Up in the Air was one of the most critically acclaimed films of 2009. It was nominated for 6 Academy Awards (didn’t win any), had a great screenplay, and a talented cast led modern Cary Grant incarnate George Clooney. With so many good things to offer Up in the Air seems like a logical and wise selection to add to anyone’s DVD collection.

The Players:

The Plot:

Up in the Air follows Ryan Bingham, a man who fires people for a living. He travels the majority of the year and has an estranged relationship with his family because of it. As one of his company’s top employees he’s asked to mentor a recent college graduate named Natalie, but he’s reluctant to do so. The duo are polar opposites and aren’t very fond of each other. Throughout their trip across the country they learn multiple things from one another that end up changing their lives forever. Natalie shows Ryan that love and family isn’t such a bad thing, and he shows her how to live a little.

The Good:

  • Opening Montage: The editing, the music, and the visuals used for the opening sequence in the film gets you in the mindset of the journey you’re about to take with the characters. It establishes the setting in an entertaining way that sticks with you even after the movie has ended.
  • ShadowPlay: Before the Story: In the special features section of the DVD there’s a short featurette highlighting the company who did the opening credit sequence for the film. They’re called Shadowplay and they’ve worked on the openings for all three of Reitman’s movies (Thank You For Smoking, Juno, Up in the Air).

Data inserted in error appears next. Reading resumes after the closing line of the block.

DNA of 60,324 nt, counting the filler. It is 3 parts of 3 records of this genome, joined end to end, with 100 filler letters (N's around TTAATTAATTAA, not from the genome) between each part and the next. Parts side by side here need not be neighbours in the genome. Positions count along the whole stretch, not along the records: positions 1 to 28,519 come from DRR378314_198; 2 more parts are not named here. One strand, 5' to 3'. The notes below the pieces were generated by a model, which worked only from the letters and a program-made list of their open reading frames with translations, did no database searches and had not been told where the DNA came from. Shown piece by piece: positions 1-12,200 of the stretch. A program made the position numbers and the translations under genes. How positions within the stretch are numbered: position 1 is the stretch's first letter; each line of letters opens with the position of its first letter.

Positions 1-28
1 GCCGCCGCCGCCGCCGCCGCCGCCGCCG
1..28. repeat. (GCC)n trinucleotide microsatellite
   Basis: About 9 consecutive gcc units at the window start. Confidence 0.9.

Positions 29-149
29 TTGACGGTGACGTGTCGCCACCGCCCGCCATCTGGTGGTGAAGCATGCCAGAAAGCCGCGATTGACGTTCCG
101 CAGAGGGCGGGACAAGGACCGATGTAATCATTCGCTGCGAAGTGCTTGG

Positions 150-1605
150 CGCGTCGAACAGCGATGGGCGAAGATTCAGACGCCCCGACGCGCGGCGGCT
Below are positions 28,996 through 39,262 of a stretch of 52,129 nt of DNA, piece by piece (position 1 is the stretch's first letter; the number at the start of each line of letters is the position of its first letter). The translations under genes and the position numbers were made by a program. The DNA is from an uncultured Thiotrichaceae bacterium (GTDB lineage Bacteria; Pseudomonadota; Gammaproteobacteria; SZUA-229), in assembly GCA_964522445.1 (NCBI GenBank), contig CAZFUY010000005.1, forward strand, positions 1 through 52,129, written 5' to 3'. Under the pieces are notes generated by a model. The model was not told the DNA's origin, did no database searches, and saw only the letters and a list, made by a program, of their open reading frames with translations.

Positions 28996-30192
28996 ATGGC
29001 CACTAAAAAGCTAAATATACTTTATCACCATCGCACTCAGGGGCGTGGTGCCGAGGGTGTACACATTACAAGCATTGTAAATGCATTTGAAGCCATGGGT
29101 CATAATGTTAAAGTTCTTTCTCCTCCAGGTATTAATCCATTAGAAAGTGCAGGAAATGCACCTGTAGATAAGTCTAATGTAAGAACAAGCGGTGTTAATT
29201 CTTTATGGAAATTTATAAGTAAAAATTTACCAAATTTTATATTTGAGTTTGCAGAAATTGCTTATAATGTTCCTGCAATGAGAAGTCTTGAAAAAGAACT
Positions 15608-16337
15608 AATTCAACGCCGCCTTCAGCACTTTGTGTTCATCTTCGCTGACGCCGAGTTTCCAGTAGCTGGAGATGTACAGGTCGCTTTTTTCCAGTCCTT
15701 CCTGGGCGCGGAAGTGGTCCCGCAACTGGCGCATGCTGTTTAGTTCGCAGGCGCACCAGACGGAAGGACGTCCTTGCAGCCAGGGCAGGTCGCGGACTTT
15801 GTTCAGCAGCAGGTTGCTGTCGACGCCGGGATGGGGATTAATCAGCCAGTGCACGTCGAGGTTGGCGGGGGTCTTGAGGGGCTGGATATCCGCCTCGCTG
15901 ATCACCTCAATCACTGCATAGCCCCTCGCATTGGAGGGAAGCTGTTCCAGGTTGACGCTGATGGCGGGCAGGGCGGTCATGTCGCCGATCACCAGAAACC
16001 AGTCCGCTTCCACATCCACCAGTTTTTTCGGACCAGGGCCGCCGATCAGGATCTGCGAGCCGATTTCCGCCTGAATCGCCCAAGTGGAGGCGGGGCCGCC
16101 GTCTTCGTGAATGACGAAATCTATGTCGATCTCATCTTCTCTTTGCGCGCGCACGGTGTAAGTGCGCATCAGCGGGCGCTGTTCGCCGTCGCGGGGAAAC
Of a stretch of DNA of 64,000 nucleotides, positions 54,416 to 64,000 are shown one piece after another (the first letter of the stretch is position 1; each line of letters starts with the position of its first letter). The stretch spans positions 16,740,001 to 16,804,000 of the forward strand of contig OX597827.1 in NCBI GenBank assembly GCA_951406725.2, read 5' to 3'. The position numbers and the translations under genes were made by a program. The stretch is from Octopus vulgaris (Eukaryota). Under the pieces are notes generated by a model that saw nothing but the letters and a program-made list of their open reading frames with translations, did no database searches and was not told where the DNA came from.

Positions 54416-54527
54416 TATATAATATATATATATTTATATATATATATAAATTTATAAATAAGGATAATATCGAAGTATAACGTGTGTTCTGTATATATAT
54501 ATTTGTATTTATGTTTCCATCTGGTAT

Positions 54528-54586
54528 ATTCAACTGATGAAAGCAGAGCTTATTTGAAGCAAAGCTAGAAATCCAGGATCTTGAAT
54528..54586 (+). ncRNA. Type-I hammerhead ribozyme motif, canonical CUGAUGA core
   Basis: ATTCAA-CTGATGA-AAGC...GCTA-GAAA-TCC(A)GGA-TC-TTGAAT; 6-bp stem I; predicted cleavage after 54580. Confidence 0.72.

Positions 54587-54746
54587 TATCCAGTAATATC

• Screenplay: This story is unpredictable. The majority of the film you think it’s going in one direction and it turns and becomes something else. It’s rooted in reality, where things don’t always go according to plan. That random action is what makes the screenplay so refreshing.
  • Commentary: Jason Reitman, Eric Steelberg (Director of Photography), and Jason Blumenfeld (First Assistant Director) give the listening/viewing audience plenty of background info on how they shot certain scenes. It’s one of the best commentary’s we’ve ever heard. They make you feel like you’re sitting in on a production meeting with them.

The Bad:

Deleted Scenes: There are five extra scenes under the special features and after watching them you realize that they were cut for a reason. One of them included a spacesuit montage that ended up online shortly after the DVD’s release. There was nothing particularly amazing about any of them.


The Up in the Air DVD is definitely worth your money because not only do you get a great film but the commentary is hilarious and informative. Other than that, the extras are pretty standard and don’t include anything groundbreaking. The major selling point here is the film itself.

Rating: 9/10

Up in the Air is on sale now at Amazon.com.



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